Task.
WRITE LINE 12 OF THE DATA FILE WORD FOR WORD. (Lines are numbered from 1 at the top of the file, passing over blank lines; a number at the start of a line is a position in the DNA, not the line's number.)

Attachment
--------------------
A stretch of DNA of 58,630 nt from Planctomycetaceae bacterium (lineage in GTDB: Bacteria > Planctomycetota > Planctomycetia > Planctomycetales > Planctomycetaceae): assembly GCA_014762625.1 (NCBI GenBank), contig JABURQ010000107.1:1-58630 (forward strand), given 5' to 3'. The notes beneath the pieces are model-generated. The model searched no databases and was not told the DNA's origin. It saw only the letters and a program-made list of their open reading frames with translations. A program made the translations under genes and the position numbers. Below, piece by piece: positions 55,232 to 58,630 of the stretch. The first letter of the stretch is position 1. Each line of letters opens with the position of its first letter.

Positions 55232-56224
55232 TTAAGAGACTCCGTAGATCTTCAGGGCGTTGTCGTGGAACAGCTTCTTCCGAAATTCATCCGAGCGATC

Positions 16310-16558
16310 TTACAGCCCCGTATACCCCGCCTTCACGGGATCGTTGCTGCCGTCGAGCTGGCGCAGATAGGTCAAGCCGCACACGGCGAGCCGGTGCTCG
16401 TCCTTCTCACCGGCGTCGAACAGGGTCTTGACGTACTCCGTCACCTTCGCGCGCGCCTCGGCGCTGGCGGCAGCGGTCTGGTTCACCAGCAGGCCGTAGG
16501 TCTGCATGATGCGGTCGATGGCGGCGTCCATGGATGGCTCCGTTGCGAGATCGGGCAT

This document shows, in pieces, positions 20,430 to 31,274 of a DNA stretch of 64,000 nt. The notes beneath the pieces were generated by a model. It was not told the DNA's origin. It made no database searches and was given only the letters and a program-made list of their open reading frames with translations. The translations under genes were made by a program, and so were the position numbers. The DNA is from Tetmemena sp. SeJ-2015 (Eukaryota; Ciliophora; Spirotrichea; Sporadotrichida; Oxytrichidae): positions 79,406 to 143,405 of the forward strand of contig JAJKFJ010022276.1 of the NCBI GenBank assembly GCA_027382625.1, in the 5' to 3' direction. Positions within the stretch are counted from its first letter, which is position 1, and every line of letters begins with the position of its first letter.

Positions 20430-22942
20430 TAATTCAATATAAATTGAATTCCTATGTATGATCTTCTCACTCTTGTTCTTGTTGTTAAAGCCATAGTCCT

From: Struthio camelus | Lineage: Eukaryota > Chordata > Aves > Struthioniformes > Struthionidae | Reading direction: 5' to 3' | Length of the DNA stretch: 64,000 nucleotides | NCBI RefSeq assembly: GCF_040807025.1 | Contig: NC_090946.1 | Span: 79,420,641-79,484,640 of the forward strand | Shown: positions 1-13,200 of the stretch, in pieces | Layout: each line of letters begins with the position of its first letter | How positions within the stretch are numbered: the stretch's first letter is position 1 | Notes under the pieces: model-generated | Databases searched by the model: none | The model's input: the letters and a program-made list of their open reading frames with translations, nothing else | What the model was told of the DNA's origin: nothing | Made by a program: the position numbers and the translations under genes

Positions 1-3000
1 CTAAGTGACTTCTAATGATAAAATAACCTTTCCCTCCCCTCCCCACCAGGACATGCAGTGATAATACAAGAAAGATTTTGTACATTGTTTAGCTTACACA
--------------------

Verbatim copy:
Positions 1-3000